Saturday, January 17, 2009

A fitting way to mark the Inauguration

I went to the bank yesterday to get a roll of quarters (love that laundry), and wouldn't you know it but they were all Hawai'i state quarters. Appropriate, no?

In transit to DC today to witness history myself and head back to New Hampshire on Wednesday. I'll try to blog regularly, but don't know how much time/Internet access I will have. Three posts is my realistic goal: one about the Sunday Lincoln Memorial concert, one about the Inauguration itself, and one about Rick Warren. Maybe some others about political ongoings, St. Paul's K Street (one of my favorite DC parishes), and general city craziness. I won't be attending any balls or formal parties - I thought about the official Youth Ball, the NH/SC-sponsored Grits and Granite ball, or Netroots Nation, but didn't want to shell out the cash.

9 comments:

James said...

Ah, my friend, but just to BE in DC for this third most historic day in American History! I am so jealous of your opportunity.

(Surrender at Yorktown; Emancipation Proclamation; Inauguration of Mr. Obama)

Nathan Empsall said...

Yes, even with the crowds, it will be quite the ocassion. I'm waiting in the airport now...

I'd have to put the ratification of the Constitution, fall of the Berlin Wall, 9/11, V-J Day, and D-Day up there as well... this is historic, but I think each of those were either even more momentous (V-J Day) or had an even bigger impact on the future of America and the world (9/11). And since the Emancipation Proclamation was politically motivated and only aimed at states where it couldn't yet be enforced, letting the border states off for the time being, I might also have to drop it from the list and put in Pickett's Charge at Gettysburg instead...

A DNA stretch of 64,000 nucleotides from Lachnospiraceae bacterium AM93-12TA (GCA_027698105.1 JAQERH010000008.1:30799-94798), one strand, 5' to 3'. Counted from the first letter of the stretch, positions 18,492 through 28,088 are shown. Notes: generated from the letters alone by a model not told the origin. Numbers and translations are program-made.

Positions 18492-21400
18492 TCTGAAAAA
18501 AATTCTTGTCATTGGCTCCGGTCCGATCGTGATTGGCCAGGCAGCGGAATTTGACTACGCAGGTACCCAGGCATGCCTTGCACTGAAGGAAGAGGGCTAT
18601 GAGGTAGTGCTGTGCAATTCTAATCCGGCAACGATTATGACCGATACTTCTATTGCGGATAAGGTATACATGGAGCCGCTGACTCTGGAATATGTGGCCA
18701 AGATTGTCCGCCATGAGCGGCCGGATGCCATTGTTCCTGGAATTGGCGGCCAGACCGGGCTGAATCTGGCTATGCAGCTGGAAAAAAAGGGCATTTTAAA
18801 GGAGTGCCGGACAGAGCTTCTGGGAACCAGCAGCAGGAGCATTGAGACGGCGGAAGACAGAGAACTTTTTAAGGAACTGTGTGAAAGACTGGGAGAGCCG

Happy, Jordan? ;)

Jordan said...

Yes, Nathan. But you also forgot the Moon landing, Berlin Wall falling, and Pearl Harbor (but you might lump that with V-J Day).

Nathan Empsall said...

I didn't forget the Berlin Wall - take a look, it's the second one I mentioned. Love me that Cold War history. I thought about Pearl Harbor, but you're right, I didn't want to go with three seperate WII events. As for the moon landing, as a previous commenter mentioned (was it Max B? who, by the way, I am sitting next to as we speak in Maryland), that was more symbolic of a long culmination of achievments than an actual moment in and of itself. Yes, I suppose it is just as if not more historic, but I was using change-moments as my criterion. Maybe that was a little too restrictive. Remember also, though, that I'm not as scientifically inclined as you but am even more politically inclined. So, that'll skew our respective lists.

Jordan said...

The moon landing was more about politics than science.

doctorj2u said...

Two more days!!! I can't wait! It will be a new beginning for all of us. Nathan, I came by to send you this article. Did you meet Bishop Jenkins in New Orleans? I seem to remember you did. Anyway it is a great article on awakening and the price of trauma. Enjoy the inauguration. I know I will.